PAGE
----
In June 2016, I decided to write a fanfiction for Riley and Maya from A girl meets the world for pride month. By then I was much more comfortable with my writing and I knew it was something I wanted to do in life, so I edited each chapter before publishing it. I vividly remember being locked in a hotel room working tirelessly on vacation while the rest of my family was at the pool. By the time I finished writing it, I had submitted it to the “Wattpad Pride Month Fanfiction” awards contest and it won the “best girlxgirl fic” category. It’s the only award I’ve won on Wattpad, and it always makes me happy.
I found a community of friends and established an identity as a writer.
In the summer of 2015, I wrote a fanfiction “duology” for The Fosters. Although the stories didn’t become very popular, they made me realize how wonderful fandom communities can be. I made my first fandom friend, Liv, who also wrote fanfiction for The Fosters, and we would share our thoughts on the series whenever a new episode airs. Although we no longer speak, I have fond memories of the time we spent talking.
When I was a freshman in high school, I took a creative writing class that strengthened my writing and amplified my passion for it, which I was able to use when writing fanfiction for Stefan and Elena from The Vampire Diaries. It was the first writing that I took seriously and cared about what people thought, because I had a better understanding of my own writing and how to create a story. I had a list of ideas in the Notes app on my phone – some successful and some not.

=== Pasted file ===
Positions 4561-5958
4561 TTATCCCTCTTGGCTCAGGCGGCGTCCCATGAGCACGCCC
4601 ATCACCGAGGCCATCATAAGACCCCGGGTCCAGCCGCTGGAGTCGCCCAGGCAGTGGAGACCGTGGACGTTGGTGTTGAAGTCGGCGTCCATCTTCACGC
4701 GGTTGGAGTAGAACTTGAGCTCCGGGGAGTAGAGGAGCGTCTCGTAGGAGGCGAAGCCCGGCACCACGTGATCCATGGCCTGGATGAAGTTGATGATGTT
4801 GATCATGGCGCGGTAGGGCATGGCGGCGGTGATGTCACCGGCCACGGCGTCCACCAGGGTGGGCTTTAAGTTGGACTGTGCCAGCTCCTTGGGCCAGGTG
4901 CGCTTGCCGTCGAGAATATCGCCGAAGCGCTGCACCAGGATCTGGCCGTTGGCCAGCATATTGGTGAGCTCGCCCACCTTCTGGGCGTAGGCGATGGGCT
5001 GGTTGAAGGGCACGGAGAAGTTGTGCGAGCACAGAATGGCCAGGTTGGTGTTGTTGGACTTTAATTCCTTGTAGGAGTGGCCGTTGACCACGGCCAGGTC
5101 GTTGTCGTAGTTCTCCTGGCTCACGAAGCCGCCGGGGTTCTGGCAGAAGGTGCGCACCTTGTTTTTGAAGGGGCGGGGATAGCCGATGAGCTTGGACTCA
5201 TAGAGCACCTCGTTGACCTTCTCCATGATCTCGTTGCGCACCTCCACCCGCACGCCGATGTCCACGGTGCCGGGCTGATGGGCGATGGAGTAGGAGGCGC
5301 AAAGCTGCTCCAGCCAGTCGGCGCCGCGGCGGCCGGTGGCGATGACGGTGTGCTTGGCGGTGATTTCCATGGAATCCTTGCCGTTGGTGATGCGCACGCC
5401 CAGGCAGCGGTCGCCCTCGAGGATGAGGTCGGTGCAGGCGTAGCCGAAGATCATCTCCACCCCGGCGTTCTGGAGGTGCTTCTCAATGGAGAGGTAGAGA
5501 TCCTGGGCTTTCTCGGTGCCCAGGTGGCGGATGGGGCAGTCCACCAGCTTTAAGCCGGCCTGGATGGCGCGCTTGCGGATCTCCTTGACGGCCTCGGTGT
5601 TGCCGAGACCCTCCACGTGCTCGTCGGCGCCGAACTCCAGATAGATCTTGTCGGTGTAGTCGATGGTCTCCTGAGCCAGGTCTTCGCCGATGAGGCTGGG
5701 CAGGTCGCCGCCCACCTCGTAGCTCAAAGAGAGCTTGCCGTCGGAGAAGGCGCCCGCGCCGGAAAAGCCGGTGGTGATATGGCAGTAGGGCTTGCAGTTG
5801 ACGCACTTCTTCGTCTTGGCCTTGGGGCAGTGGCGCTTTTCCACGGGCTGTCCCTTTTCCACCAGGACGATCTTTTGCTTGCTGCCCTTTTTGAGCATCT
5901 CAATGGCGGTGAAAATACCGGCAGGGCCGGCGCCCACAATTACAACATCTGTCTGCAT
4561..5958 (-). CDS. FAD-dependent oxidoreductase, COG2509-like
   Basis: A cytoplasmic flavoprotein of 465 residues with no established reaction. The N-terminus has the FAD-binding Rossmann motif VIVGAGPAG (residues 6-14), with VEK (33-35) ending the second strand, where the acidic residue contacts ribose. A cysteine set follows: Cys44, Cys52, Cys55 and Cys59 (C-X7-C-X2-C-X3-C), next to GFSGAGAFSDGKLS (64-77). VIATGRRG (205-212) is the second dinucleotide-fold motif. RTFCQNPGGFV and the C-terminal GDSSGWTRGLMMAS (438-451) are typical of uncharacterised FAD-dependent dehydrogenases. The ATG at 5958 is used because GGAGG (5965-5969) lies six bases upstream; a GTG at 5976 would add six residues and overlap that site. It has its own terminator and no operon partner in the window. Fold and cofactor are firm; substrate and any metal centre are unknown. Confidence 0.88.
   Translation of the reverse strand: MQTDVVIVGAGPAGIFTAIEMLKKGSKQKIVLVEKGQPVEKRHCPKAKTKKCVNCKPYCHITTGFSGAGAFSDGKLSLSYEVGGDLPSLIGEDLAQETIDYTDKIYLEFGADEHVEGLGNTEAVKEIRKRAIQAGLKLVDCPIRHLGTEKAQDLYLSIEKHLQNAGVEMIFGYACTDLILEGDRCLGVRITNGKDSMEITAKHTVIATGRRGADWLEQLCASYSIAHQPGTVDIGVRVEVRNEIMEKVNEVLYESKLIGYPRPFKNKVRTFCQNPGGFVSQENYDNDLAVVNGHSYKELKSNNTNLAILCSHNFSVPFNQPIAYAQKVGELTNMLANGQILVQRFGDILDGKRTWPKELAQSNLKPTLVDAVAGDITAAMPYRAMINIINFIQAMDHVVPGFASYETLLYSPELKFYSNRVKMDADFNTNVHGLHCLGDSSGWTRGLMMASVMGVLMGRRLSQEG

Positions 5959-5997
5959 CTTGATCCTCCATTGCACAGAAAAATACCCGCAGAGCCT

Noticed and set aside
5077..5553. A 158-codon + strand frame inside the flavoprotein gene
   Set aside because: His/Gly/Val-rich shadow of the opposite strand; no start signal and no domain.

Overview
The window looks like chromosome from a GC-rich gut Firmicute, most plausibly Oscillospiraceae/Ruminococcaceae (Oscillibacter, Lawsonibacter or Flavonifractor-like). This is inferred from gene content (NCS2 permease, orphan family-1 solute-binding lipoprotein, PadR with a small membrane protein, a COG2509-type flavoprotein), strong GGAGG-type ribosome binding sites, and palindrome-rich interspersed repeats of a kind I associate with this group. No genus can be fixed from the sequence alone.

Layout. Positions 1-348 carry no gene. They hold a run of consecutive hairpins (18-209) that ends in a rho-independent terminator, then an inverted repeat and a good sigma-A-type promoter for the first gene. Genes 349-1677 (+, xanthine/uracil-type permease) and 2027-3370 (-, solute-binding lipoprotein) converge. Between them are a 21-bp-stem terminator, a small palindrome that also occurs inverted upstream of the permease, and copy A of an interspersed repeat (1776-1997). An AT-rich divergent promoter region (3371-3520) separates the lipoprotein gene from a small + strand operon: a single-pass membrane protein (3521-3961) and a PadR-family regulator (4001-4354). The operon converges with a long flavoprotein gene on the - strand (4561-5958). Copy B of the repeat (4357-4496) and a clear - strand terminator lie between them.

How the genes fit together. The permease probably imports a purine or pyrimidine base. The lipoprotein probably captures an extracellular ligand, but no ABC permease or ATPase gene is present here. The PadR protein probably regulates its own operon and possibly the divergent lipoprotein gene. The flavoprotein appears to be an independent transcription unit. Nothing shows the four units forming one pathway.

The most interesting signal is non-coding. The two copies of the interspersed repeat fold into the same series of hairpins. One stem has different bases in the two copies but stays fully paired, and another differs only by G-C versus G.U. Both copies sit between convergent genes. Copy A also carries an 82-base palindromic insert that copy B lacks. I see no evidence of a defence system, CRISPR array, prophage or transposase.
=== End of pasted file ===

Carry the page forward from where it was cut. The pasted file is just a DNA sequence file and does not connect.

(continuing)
Along with my more structured writing, I also met one of my best friends because of it. I had admired her stories and her writing for a while, so I asked her if she could read it. She did and we’ve been close ever since. To this day, we still email each other what we’ve written and offer feedback.
I learned how to deal with hate online.
Write it vampire diary the story also taught me a lesson in criticism and ensured I fully understood the details of the canon. Years after writing the story, someone left a comment that read, “His eyes are green! GREEN! Why can’t you get simple details, can you? When my friends and I replied that they could have been a little nicer, I replied, “Like I care what a shitty ass author Stelena has to say.” Despite the negative comments, I got a glimpse of what the authors go through on a regular basis and realized it was best to ignore it. Even if unwarranted criticism hurts, you will still be confronted if you let other people participate in your craft.